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Synonym set extraction from the biomedical literature by lexical pattern discovery.

McCrae J, Collier N - BMC Bioinformatics (2008)

Bottom Line: The assumption of extant resources such as parsers is also a limiting factor for many languages, so it is desirable to find patterns that do not use syntactical analysis.We conclude that automatic methods can play a practical role in developing new thesauri or expanding on existing ones, and this can be done with only a small amount of training data and no need for resources such as parsers.We also concluded that the accuracy can be improved by grouping into synonym sets.

View Article: PubMed Central - HTML - PubMed

Affiliation: National Institute of Informatics, Hitotsubashi 2-1-2, Chiyoda-ku, Tokyo, 101-8430, Japan. jmccrae@nii.ac.jp

ABSTRACT

Background: Although there are a large number of thesauri for the biomedical domain many of them lack coverage in terms and their variant forms. Automatic thesaurus construction based on patterns was first suggested by Hearst 1, but it is still not clear how to automatically construct such patterns for different semantic relations and domains. In particular it is not certain which patterns are useful for capturing synonymy. The assumption of extant resources such as parsers is also a limiting factor for many languages, so it is desirable to find patterns that do not use syntactical analysis. Finally to give a more consistent and applicable result it is desirable to use these patterns to form synonym sets in a sound way.

Results: We present a method that automatically generates regular expression patterns by expanding seed patterns in a heuristic search and then develops a feature vector based on the occurrence of term pairs in each developed pattern. This allows for a binary classifications of term pairs as synonymous or non-synonymous. We then model this result as a probability graph to find synonym sets, which is equivalent to the well-studied problem of finding an optimal set cover. We achieved 73.2% precision and 29.7% recall by our method, out-performing hand-made resources such as MeSH and Wikipedia.

Conclusion: We conclude that automatic methods can play a practical role in developing new thesauri or expanding on existing ones, and this can be done with only a small amount of training data and no need for resources such as parsers. We also concluded that the accuracy can be improved by grouping into synonym sets.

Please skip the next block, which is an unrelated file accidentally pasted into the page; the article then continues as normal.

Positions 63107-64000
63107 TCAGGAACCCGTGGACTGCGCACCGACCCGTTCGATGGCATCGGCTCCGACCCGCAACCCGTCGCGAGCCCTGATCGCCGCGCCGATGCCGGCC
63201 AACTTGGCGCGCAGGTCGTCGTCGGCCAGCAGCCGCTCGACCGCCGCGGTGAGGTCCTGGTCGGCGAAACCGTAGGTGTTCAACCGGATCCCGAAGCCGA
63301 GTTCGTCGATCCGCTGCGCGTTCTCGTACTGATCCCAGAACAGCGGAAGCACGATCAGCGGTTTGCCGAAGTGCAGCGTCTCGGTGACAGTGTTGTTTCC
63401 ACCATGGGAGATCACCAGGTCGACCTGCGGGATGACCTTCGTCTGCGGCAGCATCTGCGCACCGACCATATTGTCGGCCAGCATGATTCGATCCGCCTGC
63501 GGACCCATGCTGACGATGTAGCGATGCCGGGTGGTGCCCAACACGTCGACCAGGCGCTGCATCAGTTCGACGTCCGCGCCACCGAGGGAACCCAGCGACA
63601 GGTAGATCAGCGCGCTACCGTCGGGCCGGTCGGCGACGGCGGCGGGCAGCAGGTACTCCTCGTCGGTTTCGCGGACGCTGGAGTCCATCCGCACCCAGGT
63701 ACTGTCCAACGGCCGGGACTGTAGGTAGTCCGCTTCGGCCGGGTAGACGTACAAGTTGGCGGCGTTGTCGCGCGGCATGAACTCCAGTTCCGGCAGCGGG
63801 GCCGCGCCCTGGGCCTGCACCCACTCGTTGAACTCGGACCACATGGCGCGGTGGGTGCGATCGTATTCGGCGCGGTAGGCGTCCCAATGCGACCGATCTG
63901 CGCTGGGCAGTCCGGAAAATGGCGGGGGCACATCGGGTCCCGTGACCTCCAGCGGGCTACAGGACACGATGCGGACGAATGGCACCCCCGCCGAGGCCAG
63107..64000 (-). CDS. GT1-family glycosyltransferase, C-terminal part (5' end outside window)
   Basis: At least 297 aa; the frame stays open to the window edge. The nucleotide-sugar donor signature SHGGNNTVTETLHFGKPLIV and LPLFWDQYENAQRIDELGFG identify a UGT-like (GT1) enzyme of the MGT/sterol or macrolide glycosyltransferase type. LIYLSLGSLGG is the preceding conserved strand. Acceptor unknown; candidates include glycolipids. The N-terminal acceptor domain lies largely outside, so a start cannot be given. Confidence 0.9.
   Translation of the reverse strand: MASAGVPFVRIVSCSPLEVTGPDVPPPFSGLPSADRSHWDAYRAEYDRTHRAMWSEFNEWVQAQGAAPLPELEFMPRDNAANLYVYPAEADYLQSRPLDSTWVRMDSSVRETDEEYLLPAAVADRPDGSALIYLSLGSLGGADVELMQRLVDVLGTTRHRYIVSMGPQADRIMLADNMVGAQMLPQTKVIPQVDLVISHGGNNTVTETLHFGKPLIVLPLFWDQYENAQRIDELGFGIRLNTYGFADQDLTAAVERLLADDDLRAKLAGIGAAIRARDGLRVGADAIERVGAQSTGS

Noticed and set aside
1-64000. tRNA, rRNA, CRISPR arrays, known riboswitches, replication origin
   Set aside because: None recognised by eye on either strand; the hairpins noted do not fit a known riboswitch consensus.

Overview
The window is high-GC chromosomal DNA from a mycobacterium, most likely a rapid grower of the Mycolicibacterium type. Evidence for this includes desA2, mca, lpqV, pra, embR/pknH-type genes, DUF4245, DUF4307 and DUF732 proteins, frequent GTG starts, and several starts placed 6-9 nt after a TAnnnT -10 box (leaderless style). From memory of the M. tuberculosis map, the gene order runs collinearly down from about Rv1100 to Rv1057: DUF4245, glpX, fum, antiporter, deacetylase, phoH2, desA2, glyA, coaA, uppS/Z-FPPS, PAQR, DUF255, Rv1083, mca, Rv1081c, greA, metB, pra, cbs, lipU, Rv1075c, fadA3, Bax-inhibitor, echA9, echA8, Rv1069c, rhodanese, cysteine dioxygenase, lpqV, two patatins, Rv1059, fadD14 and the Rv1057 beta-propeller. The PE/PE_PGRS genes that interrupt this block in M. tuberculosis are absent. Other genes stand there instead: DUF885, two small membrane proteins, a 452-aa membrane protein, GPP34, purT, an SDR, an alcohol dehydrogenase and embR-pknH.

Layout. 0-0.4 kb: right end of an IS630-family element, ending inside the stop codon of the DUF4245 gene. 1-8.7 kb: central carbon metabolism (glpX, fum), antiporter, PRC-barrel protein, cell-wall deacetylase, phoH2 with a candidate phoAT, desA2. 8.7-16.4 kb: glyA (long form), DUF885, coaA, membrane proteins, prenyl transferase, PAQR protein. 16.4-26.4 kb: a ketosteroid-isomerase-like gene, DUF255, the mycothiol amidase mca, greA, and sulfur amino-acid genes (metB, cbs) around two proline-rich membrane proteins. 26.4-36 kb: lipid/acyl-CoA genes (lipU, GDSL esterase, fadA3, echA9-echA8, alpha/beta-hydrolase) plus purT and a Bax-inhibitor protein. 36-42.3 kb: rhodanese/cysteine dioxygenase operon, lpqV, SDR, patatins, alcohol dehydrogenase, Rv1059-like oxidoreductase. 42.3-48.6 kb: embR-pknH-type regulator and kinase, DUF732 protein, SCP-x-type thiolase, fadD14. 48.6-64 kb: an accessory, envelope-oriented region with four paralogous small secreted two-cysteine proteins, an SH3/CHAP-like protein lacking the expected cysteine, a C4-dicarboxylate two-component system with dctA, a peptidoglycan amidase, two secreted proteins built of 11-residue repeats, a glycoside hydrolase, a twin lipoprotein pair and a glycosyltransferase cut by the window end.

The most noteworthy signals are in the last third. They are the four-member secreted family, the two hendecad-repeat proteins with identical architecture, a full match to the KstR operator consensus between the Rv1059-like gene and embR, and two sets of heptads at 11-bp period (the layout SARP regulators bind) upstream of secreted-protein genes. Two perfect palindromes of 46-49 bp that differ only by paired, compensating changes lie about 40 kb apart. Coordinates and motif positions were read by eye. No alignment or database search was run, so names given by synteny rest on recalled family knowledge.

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Related in: MedlinePlus

Precision/Recall by Pattern. A scatter chart of precision vs recall for all generated patterns. Each point on this corresponds to a pattern generated from the test set and its recall and precision when used as the only variable for a classifier.
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Figure 3: Precision/Recall by Pattern. A scatter chart of precision vs recall for all generated patterns. Each point on this corresponds to a pattern generated from the test set and its recall and precision when used as the only variable for a classifier.

Mentions: Table 3 lists the performance of some single patterns and gives us a baseline for our method and Figure 3 shows the spread of recall and precision for all generated patterns. It can be seen that most of these are variation on parentheses apposition patterns also suggested in Yu et al [12]. We also listed a number of patterns that were domain-specific, to show the value of generating patterns for each specific domain. Finally we examined three more patterns from Yu et al which did not perform so well in our experiments, this was partly due to our syntax-free approach matching sub-terms.